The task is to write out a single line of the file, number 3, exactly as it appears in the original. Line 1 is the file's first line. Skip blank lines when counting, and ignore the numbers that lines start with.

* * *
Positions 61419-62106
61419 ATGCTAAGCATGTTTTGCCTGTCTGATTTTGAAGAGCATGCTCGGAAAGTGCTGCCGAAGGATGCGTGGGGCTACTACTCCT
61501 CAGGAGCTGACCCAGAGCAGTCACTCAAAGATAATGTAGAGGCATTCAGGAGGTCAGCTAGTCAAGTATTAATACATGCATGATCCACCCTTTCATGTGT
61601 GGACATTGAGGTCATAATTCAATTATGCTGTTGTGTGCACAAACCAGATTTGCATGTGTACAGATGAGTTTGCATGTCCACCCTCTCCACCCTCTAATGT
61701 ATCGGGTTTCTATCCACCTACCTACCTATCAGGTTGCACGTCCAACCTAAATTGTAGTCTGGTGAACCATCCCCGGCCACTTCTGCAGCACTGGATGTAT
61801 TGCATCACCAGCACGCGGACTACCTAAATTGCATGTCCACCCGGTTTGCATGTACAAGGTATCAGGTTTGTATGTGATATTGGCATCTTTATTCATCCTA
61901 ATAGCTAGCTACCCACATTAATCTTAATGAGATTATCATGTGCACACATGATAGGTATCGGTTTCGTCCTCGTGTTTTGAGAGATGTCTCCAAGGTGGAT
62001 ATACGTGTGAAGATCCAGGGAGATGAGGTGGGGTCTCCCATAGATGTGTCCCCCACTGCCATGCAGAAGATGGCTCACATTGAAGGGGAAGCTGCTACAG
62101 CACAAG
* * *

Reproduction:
61501 CAGGAGCTGACCCAGAGCAGTCACTCAAAGATAATGTAGAGGCATTCAGGAGGTCAGCTAGTCAAGTATTAATACATGCATGATCCACCCTTTCATGTGT